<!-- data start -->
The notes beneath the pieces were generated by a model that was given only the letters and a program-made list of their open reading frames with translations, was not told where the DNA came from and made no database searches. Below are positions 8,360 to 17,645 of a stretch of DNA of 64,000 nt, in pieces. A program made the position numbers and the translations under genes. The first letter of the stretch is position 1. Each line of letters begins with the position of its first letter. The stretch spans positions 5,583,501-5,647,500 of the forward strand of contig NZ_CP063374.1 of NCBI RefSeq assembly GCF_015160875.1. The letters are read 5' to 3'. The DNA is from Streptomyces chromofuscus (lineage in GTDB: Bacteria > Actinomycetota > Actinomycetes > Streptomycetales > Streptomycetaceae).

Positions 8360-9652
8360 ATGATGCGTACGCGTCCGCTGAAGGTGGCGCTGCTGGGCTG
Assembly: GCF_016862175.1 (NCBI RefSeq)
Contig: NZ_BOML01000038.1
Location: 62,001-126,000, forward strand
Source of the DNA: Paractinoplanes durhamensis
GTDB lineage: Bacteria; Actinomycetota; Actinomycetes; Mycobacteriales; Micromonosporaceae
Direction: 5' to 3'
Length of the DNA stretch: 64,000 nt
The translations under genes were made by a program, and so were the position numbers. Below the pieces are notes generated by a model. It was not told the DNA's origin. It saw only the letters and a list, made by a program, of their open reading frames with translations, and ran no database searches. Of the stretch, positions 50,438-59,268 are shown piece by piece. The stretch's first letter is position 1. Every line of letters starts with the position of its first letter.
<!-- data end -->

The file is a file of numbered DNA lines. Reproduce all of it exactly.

The notes beneath the pieces were generated by a model that was given only the letters and a program-made list of their open reading frames with translations, was not told where the DNA came from and made no database searches. Below are positions 8,360 to 17,645 of a stretch of DNA of 64,000 nt, in pieces. A program made the position numbers and the translations under genes. The first letter of the stretch is position 1. Each line of letters begins with the position of its first letter. The stretch spans positions 5,583,501-5,647,500 of the forward strand of contig NZ_CP063374.1 of NCBI RefSeq assembly GCF_015160875.1. The letters are read 5' to 3'. The DNA is from Streptomyces chromofuscus (lineage in GTDB: Bacteria > Actinomycetota > Actinomycetes > Streptomycetales > Streptomycetaceae).

Positions 8360-9652
8360 ATGATGCGTACGCGTCCGCTGAAGGTGGCGCTGCTGGGCTG
Assembly: GCF_016862175.1 (NCBI RefSeq)
Contig: NZ_BOML01000038.1
Location: 62,001-126,000, forward strand
Source of the DNA: Paractinoplanes durhamensis
GTDB lineage: Bacteria; Actinomycetota; Actinomycetes; Mycobacteriales; Micromonosporaceae
Direction: 5' to 3'
Length of the DNA stretch: 64,000 nt
The translations under genes were made by a program, and so were the position numbers. Below the pieces are notes generated by a model. It was not told the DNA's origin. It saw only the letters and a list, made by a program, of their open reading frames with translations, and ran no database searches. Of the stretch, positions 50,438-59,268 are shown piece by piece. The stretch's first letter is position 1. Every line of letters starts with the position of its first letter.